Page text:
You are now at the (re)defining stage. It is important to take a flexible approach to the definition so that it can take shape as you go along -widening the process of knowledge while narrowing your focus to produce a manageable, worthwhile thesis.
What is the overall focus of your topic and research question(s)?
- What are you looking at? What is your proposed content?
- What are your main arguments, concepts or issues?
- What are the limits you have imposed on your research in terms of timescale, culture, discipline or geography?
- What is the context you are considering?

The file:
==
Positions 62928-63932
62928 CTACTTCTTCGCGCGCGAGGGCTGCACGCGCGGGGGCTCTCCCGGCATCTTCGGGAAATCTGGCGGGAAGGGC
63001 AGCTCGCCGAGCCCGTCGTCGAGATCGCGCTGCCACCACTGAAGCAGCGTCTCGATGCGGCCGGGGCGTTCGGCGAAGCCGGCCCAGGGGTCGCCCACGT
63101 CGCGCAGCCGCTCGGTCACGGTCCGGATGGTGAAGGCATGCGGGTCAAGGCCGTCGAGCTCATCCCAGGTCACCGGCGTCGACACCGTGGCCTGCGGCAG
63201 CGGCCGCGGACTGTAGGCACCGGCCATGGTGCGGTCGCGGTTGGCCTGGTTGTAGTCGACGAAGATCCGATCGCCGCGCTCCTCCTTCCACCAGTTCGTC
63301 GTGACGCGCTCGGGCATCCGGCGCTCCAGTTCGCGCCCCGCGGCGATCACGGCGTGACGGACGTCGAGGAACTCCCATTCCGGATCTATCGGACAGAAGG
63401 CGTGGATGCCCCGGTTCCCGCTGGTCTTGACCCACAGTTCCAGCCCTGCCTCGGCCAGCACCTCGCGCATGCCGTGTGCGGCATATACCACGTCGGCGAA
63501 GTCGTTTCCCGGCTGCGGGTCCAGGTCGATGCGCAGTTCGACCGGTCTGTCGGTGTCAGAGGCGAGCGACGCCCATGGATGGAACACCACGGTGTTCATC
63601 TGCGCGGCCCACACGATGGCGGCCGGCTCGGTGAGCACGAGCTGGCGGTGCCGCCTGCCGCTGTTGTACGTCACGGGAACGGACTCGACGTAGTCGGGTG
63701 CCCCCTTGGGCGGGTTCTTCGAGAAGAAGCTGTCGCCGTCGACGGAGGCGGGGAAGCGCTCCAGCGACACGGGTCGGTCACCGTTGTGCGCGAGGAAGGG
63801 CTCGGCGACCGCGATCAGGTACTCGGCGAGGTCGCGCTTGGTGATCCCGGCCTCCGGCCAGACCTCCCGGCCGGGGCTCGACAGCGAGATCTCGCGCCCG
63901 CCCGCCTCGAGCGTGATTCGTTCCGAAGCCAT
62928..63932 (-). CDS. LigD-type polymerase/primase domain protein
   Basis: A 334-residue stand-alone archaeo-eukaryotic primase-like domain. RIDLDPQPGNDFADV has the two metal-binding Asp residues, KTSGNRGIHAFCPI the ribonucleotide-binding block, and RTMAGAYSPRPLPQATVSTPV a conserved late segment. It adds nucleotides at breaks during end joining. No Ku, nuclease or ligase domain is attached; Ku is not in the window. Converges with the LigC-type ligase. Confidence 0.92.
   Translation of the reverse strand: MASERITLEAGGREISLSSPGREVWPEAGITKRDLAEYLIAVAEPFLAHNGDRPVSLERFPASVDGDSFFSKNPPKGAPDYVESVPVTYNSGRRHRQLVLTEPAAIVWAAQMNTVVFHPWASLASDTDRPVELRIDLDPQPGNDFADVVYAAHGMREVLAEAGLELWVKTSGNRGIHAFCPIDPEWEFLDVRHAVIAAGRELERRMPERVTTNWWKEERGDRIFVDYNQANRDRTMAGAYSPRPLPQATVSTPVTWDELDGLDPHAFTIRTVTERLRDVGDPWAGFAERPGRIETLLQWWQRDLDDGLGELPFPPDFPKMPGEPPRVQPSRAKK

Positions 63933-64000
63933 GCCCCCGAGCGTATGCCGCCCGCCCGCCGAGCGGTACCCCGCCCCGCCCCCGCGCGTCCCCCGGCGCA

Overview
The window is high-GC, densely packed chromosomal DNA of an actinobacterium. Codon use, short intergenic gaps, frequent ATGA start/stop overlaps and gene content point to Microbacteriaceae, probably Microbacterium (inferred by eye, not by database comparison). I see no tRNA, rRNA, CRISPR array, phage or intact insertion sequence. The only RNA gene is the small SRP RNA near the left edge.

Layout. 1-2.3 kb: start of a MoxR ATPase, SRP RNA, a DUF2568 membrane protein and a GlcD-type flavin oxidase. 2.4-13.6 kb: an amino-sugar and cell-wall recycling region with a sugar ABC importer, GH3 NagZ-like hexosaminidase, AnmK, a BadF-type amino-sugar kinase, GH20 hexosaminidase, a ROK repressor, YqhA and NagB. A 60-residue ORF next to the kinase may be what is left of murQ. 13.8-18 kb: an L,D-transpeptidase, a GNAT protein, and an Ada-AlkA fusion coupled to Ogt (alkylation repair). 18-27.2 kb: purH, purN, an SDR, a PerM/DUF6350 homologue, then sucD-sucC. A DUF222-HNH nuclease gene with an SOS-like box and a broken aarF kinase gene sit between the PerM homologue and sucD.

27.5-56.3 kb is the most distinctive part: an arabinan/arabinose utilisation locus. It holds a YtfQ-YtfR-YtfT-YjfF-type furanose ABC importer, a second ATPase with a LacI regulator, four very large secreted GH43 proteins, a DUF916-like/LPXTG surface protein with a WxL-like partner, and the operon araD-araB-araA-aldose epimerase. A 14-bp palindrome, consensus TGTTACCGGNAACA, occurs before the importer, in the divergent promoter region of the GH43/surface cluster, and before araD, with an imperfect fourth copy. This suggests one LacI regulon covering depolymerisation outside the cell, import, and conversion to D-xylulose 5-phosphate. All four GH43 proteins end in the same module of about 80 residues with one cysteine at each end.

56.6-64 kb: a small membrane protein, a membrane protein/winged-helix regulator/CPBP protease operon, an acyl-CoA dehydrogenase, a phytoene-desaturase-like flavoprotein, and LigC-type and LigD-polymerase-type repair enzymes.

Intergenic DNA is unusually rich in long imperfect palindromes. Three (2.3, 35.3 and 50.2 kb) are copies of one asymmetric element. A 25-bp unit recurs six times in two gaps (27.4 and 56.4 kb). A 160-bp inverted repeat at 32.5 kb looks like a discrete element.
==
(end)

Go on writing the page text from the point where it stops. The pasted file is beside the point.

- Who are the key thinkers and therefore theories, perspectives or methods you are including or excluding?
What is the scope you are considering?
- How will your topic differ from other research and findings?
- How broad is your topic?
- How is your topic similar to other studies?
- Does your topic need to be broadened? If so, how would you broaden your topic?
- Does your topic need to be narrowed? If so, how would you narrow your topic?
- Is the scope reasonable given your time and word constraints?
NB You may be reasonably happy with the focus and scope of your research proposal and wish to take it forward - go for it! Talk to your supervisor(s) if you feel you may need to spend more time getting the balance right or if you have serious doubts about the scope and focus of your topic or question(s). Perhaps you may need to re-evaluate your question or even topic. Do talk to your supervisor(s) whatever conclusion you come to.
3.6 your research strategy